NetiNeti : Discovery of Scientific Names from Text Using Machine Learning Methods Table 2
Results from FAT tool without those found by NetiNeti or Manual Markup words identified as geographical or common words (13.82Kb)
Results of the FAT tool run against American Seashells http://www.biodiversitylibrary.org/item/31699 (37.38Kb)
All results produced by running NetiNeti against American Seashells http://www.biodiversitylibrary.org/item/31699 (51.43Kb)
Results of TaxonFinder used on American Seashells http://www.biodiversitylibrary.org/item/31699 (35.46Kb)
Akella, Lakshmi Manohar
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SubjectPrecision and recall values
A scientific name for an organism can be associated with almost all biological data. Name identification is an important step in many text mining tasks aiming to extract useful information from biological, biomedical and biodiversity text sources. A scientific name acts as an important metadata element to link biological information.We present NetiNeti, a machine learning based approach for identification and discovery of scientific names. The system implementing the approach can be accessed at http://namefinding.ubio.org we present the comparison results of various machine learning algorithms on our annotated corpus. Naïve Bayes and Maximum Entropy with Generalized Iterative Scaling (GIS) parameter estimation are the top two performing algorithms.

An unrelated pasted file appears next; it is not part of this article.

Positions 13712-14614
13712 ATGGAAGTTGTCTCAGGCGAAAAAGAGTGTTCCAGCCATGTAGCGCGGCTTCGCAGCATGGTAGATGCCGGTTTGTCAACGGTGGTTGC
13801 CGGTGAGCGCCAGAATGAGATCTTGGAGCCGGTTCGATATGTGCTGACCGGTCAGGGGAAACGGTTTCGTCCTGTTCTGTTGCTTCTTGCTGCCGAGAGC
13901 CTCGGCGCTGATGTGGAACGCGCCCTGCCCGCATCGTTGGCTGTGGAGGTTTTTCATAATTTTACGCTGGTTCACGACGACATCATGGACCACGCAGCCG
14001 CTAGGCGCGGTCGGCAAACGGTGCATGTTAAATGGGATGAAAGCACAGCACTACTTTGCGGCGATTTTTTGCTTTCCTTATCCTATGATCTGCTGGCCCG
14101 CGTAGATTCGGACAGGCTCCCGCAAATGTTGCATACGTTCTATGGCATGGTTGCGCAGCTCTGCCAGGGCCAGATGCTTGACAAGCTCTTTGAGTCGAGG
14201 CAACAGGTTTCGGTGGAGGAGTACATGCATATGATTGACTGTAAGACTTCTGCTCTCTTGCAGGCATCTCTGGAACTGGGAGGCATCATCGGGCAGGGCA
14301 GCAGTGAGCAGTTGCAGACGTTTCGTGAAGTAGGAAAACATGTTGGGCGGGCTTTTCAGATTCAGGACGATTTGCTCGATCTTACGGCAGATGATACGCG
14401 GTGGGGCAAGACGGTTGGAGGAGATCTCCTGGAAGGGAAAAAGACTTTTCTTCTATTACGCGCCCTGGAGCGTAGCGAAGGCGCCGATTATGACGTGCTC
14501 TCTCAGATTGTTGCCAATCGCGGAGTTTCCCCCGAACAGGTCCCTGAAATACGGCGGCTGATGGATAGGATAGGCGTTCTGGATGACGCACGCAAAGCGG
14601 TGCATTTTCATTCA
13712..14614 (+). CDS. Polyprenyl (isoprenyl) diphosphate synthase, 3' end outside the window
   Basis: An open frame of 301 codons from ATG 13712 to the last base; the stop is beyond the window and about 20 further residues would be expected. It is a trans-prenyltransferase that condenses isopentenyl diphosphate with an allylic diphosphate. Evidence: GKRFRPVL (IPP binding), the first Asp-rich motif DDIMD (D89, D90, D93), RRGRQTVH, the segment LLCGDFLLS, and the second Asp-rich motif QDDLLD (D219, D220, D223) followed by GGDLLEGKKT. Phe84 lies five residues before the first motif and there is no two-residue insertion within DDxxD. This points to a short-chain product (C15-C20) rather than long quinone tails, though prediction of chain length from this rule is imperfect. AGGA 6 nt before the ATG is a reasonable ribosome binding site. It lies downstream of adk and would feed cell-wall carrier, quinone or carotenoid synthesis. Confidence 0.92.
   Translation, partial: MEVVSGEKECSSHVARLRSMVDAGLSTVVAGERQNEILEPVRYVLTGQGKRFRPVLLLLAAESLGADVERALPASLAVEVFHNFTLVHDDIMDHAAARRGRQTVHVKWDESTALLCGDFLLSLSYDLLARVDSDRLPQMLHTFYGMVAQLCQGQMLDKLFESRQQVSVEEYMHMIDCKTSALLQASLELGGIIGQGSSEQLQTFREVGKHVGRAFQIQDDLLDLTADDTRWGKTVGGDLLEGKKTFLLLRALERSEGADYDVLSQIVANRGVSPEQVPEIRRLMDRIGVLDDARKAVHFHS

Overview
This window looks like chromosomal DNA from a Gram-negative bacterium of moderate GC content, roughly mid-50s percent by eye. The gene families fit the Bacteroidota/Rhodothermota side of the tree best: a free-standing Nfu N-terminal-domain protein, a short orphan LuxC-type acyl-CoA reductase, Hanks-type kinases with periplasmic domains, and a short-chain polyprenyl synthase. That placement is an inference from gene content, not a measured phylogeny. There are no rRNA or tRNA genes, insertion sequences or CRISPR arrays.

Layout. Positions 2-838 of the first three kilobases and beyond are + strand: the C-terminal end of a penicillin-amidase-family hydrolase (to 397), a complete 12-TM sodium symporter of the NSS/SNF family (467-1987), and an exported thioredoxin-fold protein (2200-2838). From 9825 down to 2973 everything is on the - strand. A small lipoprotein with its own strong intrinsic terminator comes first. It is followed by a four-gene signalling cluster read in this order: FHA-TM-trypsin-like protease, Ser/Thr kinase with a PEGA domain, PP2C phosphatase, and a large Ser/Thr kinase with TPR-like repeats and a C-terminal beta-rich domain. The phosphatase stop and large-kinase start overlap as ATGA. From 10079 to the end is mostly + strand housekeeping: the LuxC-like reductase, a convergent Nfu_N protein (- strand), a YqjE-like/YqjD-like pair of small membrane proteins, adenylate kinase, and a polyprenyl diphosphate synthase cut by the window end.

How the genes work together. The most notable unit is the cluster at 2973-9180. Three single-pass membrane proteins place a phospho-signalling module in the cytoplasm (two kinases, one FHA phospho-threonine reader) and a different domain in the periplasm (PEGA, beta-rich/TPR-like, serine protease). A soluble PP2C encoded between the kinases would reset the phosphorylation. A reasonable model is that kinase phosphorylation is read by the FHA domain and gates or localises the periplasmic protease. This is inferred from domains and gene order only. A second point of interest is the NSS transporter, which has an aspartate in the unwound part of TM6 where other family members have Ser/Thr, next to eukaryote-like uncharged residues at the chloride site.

A comparison of NetiNeti, TaxonFinder and FAT tool for the American Seashell Book book (http://www.biodiversitylibrary.org/item/31699) is presented in Table 2. The FAT approach has lower precision and recall values compared to NetiNeti and TaxonFinder approaches for this corpus. The names marked up by the FAT tool were compared with the manual mark up. 869 of the names identified by FAT did not match with the manually marked up set of names. Most of these unmatched names are species epithets with authorship information. We - 16 - further analyzed a random sample of 100 names out of these 869 names and examined genus information interpreted by the tool in the marked up tags. 32 of the 100 mismatched names have correctly interpreted genus names and the remaining are all true false positives with incorrect genus tags. We estimated that 278 of these 869 are correct identifications and the adjusted precision and recall values for the FAT approach were summarized in Table 2. For many of the true false positives, the FAT tool tags the species epithet, but does not seem to recognize the genus name immediately preceding the species name.